The UE Magazine Interviews: SCRANTON LACE FACTORY

Scranton Lace Factory: The Loom Room is History Now  {EXPLORE}

Speaking as one myself, I can tell you that urban explorers are vastly misunderstood and our motives are grossly underestimated.  I began photographing ruins in my community about two years ago.  What compels me to do it is a mixture of curiosity and a drive to capture the sense of abandonment in these beloved places where people once lived or worked.

As America moves onward during this current age of our industrial decline, and communities find themselves littered with more abandoned structures than they can financially deal with, urban exploration is growing in popularity.  Explorers are assuming the very public role of modern-day archeologists as they set out to document our downfall, one image at a time.
Abandoned Scranton Lace Factory:  Mass Production Breeds Mindless Repetition

Yet, Urban Exploration is a lot like Fight Club.  It is its own subculture filled with intrigue and drama; it attracts thrill seekers who are bored with the banality of modern ”consumer culture”  life, and it’s a very secretive fraternity.  In fact just like Fight Club, the first rule of urban exploration is that you don’t talk about urban exploration.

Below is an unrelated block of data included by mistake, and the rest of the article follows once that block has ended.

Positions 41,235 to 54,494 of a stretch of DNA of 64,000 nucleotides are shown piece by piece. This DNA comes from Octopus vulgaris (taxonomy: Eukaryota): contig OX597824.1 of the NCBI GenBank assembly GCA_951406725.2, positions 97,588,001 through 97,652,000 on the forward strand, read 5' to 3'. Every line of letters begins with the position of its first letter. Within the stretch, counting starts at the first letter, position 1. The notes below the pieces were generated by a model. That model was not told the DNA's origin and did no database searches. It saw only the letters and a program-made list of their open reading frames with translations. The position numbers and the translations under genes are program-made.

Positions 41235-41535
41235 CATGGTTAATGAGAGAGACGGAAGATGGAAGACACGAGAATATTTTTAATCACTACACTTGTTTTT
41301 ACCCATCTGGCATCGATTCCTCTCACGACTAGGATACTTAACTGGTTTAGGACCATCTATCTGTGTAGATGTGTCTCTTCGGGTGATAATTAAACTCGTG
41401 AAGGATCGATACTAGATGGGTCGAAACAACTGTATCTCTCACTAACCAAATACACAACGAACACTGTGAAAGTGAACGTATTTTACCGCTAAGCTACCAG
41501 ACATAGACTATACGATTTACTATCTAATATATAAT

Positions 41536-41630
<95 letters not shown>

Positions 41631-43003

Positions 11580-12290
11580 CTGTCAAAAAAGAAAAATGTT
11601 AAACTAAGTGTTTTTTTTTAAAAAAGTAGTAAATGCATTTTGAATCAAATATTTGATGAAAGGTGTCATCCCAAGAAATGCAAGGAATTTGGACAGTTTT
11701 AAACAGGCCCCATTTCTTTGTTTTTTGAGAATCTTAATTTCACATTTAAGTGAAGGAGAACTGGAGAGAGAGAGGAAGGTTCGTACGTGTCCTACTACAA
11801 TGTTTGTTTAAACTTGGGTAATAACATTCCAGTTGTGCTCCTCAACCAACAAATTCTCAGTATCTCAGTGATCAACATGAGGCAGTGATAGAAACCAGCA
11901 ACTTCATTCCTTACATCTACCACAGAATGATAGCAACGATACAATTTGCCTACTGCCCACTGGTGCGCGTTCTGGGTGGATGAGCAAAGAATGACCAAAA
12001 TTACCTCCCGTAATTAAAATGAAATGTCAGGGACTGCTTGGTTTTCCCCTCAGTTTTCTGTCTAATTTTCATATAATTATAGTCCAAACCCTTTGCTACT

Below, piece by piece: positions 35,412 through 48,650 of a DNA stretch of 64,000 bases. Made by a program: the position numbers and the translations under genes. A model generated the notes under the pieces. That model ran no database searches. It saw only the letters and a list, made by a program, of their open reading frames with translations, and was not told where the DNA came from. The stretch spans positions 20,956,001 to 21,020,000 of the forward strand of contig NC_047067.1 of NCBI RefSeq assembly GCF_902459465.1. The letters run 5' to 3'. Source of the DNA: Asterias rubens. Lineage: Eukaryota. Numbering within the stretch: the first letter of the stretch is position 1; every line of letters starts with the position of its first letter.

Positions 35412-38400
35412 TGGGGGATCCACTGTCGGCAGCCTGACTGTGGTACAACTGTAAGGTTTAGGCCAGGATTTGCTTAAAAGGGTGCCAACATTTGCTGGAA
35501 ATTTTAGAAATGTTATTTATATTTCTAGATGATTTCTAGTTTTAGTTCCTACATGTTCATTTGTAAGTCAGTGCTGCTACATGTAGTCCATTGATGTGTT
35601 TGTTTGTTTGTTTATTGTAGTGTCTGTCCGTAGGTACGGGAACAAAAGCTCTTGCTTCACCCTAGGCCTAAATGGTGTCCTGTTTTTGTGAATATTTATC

Luckily, while we gathered to explore the Scranton Lace Factory, I was able to convince a few “professional” urban explorers—photographers Kevin Brett, Jennifer O’Malia, Katherine Rogers and documentarian Erik Hummel —to participate in a group interview as an attempt to understand the driving motivation behind their passion for this way of life.

The article, “As We Forgive Those Who Trespass Against Us”, is now available through UE Magazine  .

Grab your own copy today and enter the world of Urban Exploration!

Enjoy!

Cheri Sundra

~~ Taking one of NEPA’s most “Urban Exploration Worthy” sites to an international audience!

Extreme Bowling: Uncharted Frontier EZine

Return To

GUERRILLA HISTORY Table of Contents

Cheri Sundra © 2012
All Rights Reserved

Advertisements
    • Anonymous
    • October 14th, 2012

    right on you ue folks who keep memories of better times alive through art,just as other archeologists do.

  1. Respect for history.. Thank you

  1. No trackbacks yet.

Leave a Reply

Fill in your details below or click an icon to log in:

WordPress.com Logo

You are commenting using your WordPress.com account. Log Out / Change )

Twitter picture

You are commenting using your Twitter account. Log Out / Change )

Facebook photo

You are commenting using your Facebook account. Log Out / Change )

Google+ photo

You are commenting using your Google+ account. Log Out / Change )

Connecting to %s